Collecting items from the mid 20th century is an extremely popular pastime, from nostalgic buyers who want a piece of their childhood, to interior decorators who look for unusual items and the sharp lines often associated with the 1950s and 1960s.
Furniture or collectables, business booms for many objects from the 1940s to the late 1960s.
This period was a time of change; the war-torn 1940s and the recovery in the 1950s was replaced by the statement designers, musicians and film stars of the 1960s that are all key collecting names today.
Big names from 1960s popular culture command high demand. Memorabilia became the norm by this period, autograph hunting changed from hobby to obsession and has become big business.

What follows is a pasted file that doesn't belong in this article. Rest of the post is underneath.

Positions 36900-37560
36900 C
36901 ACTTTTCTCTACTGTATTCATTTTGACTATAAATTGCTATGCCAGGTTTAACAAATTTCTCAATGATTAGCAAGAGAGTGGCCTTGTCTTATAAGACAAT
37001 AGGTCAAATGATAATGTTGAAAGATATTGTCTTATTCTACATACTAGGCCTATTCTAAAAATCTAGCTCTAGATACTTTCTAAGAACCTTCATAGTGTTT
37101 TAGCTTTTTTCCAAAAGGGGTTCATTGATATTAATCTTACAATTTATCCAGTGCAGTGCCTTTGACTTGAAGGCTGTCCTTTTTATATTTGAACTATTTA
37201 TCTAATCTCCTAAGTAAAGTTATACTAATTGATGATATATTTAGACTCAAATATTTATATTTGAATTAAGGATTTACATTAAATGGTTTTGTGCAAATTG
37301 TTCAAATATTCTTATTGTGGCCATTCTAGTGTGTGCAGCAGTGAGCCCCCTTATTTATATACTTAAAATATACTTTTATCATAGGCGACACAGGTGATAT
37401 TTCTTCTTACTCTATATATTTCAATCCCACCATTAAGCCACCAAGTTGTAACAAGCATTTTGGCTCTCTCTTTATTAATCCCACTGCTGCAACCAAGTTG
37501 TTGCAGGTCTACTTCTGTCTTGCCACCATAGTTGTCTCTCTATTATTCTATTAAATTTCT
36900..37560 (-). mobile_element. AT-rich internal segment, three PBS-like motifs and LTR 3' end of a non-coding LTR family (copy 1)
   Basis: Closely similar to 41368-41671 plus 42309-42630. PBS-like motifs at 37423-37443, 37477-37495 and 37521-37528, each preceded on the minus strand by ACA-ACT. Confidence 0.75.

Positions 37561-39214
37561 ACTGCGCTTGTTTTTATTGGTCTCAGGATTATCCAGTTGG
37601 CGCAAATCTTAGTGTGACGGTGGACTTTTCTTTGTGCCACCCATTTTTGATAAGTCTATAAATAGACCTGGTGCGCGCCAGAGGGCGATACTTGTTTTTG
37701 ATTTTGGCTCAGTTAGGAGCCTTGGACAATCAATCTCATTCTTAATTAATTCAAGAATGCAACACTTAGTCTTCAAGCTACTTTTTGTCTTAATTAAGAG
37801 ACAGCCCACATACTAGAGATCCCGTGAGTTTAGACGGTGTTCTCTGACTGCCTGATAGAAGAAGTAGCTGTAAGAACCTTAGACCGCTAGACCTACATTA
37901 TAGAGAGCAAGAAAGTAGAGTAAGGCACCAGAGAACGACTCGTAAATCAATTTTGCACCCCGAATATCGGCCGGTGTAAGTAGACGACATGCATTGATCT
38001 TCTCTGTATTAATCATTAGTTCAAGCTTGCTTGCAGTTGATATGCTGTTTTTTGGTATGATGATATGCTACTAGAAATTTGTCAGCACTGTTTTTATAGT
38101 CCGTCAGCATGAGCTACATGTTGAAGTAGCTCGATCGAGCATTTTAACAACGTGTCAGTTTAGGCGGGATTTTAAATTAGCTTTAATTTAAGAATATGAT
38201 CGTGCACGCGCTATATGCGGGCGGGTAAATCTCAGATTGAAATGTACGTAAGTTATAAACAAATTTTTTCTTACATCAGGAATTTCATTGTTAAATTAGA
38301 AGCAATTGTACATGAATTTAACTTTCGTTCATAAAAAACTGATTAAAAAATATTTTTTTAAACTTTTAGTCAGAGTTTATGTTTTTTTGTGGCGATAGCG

Items associated with The Beatles or Rolling Stones are highly desirable with event posters changing hands for five figure sums and autographs selling into the high thousands. The illustrated autographs of The Beatles and The Rolling Stones sold for £2100 and £1100 respectively.
Names sell, anything used or worn by a star whether it be Sir Geoff Hurst’s 1966 England World Cup Final Jersey, a Jimi Hendix guitar or clothes worn by Elvis create interest.
Furniture design is similar. It was a time of great design from household names such as Arne Jacobsen, Joe Colombo or Charles and Ray Eames. Similar designs to the illustrated chair and foot stool by the latter can still be seen in modern high street stores, this 1960 example realised £1300 at our Lincoln Saleroom.
Design and desirability comes in various levels and Homemaker pottery as illustrated make great additions to any modern home.
There are a great many things from the mid 20th century attracting buyers and it is much more likely to see vintage and retro teak in homes than Georgian mahogany. People want unusual items and the designs and trends of this era are certainly that.